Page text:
Beach Hiking: East Coast NSW

Hi All, This is the new trend it seems; I leave for a six months or so; come back because a good natured soul has decided they’d like to talk about their hiking experiences. I have to say, its pretty much what I wanted when I started out, even if its a lot less frequent than I intended.

Alex has written up a piece on some of her local hikes up in the NSW/Syd area; so those of you from the area might enjoy seeing some familiar sights; and if you’re on your way there for a weekend, she has been so good as to put some links to sites with more detail in-line for you. Also; Make sure you click on the images, the website I designed in 2009 doesn’t do a lot of favours for some of the huge and very cool images we can take these days, Id say something about updating the website with a new format, but lets be real, that will probably not happen till 2020!

Alex will be letting me know once her blog is completed and ill change the details here, but she asked me to post her Instagram for now.

https://www.instagram.com/alexcampey/

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Alex – Life gets pretty boring when all you do is study, so in my spare time I love to hike. My love for hiking started when I was backpacking through South America, and as you can imagine the treks were phenomenal. I was pushed mentally, and physically, but fell in love with the side of me that continued to persevere. I live in Sydney, and study so the only time I have to hike is weekends, which means tracks have to be quick but amazing.

The Best Weekend Hikes Around Sydney

Running head first into the weekend can sometimes cause a crash and burn, though it can also leave you with some of the best memories. If you’re looking for a busy weekend full of forest views, the Blue Mountains is your place, though if you want to relax and keep your days at a chilled out pace look no further than Port Stephens!

The_view_of_the_Tomaree_National_Park_mountain_lookout_directly_from_the_wharf_-_panoramio (2)

Tomaree National Park

Tomaree is my go to place for relaxed weekend adventures. The views are stunning, I’ve spotted numerous whales, and dolphins, and the beaches are magnificent. Take the Summit Walk for the best lookout points. It took me a little over an hour return, and I fell about 8 times (I’m a clutz, but be careful on the walk as it becomes slippery when wet!). This is a great place for a mini trek for first timers.

Wattamolla_beach_viewpoint_at_Royal_National_Park,_NSW,_Australia_2014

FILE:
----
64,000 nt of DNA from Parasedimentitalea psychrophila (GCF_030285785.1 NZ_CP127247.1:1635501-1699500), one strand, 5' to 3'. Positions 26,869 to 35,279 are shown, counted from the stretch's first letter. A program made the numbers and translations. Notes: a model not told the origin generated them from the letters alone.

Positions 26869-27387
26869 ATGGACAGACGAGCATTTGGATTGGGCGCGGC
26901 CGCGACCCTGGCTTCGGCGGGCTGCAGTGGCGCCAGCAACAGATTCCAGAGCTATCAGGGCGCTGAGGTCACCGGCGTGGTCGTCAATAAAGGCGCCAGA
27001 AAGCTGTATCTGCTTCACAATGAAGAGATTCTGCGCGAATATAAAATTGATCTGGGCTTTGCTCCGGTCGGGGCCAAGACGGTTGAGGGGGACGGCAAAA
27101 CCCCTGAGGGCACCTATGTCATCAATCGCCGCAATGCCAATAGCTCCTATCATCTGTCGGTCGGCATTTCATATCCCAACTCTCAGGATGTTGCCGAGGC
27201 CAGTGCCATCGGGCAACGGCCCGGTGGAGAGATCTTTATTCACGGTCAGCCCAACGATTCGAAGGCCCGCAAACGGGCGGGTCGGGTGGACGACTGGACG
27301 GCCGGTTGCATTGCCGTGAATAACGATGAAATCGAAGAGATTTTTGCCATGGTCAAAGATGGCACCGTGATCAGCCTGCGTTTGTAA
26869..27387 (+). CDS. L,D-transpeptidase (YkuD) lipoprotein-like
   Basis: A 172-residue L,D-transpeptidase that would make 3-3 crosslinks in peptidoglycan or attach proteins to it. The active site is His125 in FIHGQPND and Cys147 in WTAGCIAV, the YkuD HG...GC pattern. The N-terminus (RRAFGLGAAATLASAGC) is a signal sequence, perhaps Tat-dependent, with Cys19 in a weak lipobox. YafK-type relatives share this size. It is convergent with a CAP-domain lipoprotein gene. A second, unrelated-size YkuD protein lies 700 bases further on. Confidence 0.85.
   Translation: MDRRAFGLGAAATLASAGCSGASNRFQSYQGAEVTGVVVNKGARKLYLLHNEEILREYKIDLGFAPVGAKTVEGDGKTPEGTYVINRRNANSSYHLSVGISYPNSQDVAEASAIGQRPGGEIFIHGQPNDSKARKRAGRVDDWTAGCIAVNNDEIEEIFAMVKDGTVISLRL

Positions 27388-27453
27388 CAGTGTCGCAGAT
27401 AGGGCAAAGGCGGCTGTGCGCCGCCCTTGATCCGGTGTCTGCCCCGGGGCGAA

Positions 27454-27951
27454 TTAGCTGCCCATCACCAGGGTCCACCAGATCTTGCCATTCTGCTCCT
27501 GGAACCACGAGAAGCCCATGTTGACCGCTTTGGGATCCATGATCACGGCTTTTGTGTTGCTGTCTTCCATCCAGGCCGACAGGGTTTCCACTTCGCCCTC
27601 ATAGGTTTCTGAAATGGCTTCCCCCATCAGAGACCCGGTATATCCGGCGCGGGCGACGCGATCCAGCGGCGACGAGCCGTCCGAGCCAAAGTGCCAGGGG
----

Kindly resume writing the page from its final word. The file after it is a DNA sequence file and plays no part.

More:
Royal National Park

I took The Coast Track during the warmer months, which was a blessing and a curse. The warm weather made the views and the evenings splendid, but it made the less covered parts of the trek hellish. Make sure to pack loads of sunscreen and do not forget to wear protective clothing.

This walk offers an abundance of places to fill up water bottles, so don’t lug around your 2 day water supply. The North Era is the one exception to the water rule, as the area offers no clean drinking or cooking water.

There are two campsites from memory, but North Era is by far the best- atop a mountain overlooking a gorgeous beach. Make sure to book in advance, as the campsite only has 12 sites(all unpowered). Enjoy this trek, it offers huge diversity – you can see anything from the iconic Wedding Cake Rock, to the mesmerizing Figure Eight Pools! Royal National Park is also only a little over an hour outside Sydney, so no long drives!

Blue Mountains: Jamison Valley

Blue Mountains: Jamison Valley

Daring to take this 45km trek? I’ve only made this journey once, but it was a worthwhile and amazing trip. Make sure you pack lots of yummy nuts and bars, as you are going to need all the energy you can get!

See anything from stunning cave formations, to sheer cliffs covered in luscious greenery. Head to Cox’s River for the best camping on the trek! Make sure to bring water, as there isn’t any available. Kitting up is also a must, as there isn’t any food, or camping supplies on offer. The site is located around 15kms from the start of the trek so prepare accordingly!

Taking a short drive out of Sydney can definitely land you in some of the most sensational national parks, and on some of the most divine treks. If you aren’t as time poor as me, venture a little further North to parks like Booti Booti, or head South West towards Batlow.

New South Wales has some absolutely phenomenal places to trek and camp if you look out for them!

Still quiet here.sas

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